There’s also Percival, who in some ways seems to be the center of the novel. As with all centers in this novel, his voice is missing. Even he sometimes vanishes from before our eyes. The six narrators get together to bid him goodbye as he leaves for India, and once he arrives the narration ignores him all through dinner until it’s time for him to leave the restaurant. Almost as soon as he gets to India he dies, leaving them all to grieve in their different ways. At one point someone wonders if they aren’t all really a single person, and if they are Percival is probably it.

Heavens! how they caught at me as I left the room, the fangs of that old pain! the desire for some one not there. For whom? I did not know at first; then remembered Percival. I had not thought of him for months. Now to laugh with him, to laugh with him at Neville – that was what I wanted, to walk off arm-in-arm together laughing. But he was not there. The place was empty.

It is strange how the dead leap out on us at street corners, or in dreams.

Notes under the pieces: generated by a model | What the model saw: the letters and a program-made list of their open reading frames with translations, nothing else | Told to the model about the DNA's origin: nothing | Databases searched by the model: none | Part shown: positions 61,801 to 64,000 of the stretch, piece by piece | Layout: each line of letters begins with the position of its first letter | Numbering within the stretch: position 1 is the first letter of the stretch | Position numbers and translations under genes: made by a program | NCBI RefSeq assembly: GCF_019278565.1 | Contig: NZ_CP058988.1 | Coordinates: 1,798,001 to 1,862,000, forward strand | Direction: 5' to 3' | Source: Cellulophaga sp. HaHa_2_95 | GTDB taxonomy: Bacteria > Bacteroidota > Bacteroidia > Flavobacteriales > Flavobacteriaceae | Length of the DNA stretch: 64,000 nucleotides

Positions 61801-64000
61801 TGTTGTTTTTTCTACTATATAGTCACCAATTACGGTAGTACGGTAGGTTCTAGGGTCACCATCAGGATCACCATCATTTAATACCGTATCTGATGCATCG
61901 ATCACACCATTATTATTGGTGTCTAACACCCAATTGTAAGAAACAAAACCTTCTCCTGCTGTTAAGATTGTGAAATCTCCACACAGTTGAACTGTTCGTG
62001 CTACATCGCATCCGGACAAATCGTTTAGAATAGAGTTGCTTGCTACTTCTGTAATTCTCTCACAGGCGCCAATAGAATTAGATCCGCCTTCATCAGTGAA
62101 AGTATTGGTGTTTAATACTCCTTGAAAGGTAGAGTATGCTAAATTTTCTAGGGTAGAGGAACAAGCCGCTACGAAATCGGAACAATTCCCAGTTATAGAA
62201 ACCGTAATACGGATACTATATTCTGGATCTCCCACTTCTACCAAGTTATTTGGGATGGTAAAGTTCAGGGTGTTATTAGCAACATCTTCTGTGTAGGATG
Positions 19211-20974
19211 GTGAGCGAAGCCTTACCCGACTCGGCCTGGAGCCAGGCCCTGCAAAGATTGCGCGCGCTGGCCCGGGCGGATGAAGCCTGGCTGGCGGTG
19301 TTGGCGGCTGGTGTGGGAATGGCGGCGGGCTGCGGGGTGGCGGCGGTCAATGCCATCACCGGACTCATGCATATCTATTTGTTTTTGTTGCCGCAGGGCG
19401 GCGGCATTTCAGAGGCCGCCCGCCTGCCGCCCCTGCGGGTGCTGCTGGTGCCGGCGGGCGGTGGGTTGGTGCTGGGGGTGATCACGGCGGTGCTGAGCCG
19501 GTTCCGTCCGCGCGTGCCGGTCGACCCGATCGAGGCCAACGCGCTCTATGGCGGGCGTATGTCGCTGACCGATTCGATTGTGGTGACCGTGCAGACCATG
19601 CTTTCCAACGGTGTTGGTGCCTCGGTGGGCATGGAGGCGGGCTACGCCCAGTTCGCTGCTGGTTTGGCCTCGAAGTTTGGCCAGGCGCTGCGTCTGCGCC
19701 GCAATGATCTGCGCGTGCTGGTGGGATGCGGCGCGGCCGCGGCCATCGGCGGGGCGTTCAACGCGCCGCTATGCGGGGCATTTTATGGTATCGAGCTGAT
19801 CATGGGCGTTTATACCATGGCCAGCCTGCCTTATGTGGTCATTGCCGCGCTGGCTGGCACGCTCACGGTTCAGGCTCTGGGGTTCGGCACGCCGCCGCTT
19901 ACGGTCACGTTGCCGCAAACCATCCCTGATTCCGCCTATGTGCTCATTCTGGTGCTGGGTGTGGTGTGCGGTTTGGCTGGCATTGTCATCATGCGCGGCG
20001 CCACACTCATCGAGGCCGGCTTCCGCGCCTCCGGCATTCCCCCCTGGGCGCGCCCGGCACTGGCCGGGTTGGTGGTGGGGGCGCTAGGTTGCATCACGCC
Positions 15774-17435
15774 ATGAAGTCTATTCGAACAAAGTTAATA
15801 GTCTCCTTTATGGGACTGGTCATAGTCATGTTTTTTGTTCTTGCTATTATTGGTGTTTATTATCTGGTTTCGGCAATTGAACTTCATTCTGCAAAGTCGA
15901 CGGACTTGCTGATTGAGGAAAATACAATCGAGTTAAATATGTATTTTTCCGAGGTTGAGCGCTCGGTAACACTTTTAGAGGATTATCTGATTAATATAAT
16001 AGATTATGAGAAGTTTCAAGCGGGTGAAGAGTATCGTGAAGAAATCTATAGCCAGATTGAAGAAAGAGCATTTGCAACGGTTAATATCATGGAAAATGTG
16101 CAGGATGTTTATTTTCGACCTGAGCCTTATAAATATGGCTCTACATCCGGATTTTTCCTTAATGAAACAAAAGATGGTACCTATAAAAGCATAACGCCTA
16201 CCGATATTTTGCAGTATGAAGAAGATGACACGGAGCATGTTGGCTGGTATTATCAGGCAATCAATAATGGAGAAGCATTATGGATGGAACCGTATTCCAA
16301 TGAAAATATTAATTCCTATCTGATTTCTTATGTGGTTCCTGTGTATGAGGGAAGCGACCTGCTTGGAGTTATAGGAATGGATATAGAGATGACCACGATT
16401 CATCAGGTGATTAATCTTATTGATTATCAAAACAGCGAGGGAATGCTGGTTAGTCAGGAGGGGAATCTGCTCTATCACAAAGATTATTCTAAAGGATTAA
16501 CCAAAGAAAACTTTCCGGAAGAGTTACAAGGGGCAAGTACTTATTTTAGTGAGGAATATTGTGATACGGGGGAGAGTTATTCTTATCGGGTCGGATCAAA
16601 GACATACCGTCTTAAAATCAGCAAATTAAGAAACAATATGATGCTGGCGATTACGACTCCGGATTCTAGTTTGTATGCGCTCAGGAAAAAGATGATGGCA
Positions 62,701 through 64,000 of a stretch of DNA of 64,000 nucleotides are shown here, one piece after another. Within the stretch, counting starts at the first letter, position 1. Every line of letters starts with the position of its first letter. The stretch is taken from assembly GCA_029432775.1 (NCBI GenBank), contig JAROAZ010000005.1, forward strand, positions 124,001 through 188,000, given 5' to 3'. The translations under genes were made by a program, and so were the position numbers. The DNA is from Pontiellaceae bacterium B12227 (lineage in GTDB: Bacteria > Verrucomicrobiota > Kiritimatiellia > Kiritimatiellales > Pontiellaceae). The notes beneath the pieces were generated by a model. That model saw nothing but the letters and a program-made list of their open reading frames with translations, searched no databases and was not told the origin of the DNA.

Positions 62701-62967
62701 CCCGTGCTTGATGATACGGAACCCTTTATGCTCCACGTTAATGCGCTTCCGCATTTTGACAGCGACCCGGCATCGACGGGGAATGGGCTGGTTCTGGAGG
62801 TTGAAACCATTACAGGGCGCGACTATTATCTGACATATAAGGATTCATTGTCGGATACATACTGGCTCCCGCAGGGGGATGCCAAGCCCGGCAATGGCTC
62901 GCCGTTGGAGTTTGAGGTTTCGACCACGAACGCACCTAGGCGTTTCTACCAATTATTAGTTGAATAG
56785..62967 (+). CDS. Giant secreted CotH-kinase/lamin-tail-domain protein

That first time I read this book I identified most strongly with Bernard. I sometimes feel like we should all bond with Bernard the most on a first read-through: he’s fascinated by stories, so he spends his childhood transforming experience into narrative, which is extremely helpful in a book full of stream-of-consciousness narrations. Bernard also narrates the most, primarily because the final chapter is his, and he rattles away like an old man for sixty pages. He seems to be trying to form some coherent whole out of six disparate lives, remembering his childhood from his advanced age.

But we were all different. The wax – the virginal wax that coats the spine melted in different patches for each of us. The growl of the boot-boy making love to the tweeny among the gooseberry bushes; the clothes blown out hard on the line; the dead man in the gutter; the apple tree, stark in the moonlight; the rat swarming with maggots; the lustre dripping blue – our white wax was streaked and stained by each of these differently. Louis was disgusted by the nature of human flesh; Rhoda by our cruelty; Susan could not share; Neville wanted order; Jinny love; and so on. We suffered terribly as we became separate bodies.

Though, realistically speaking, they always were.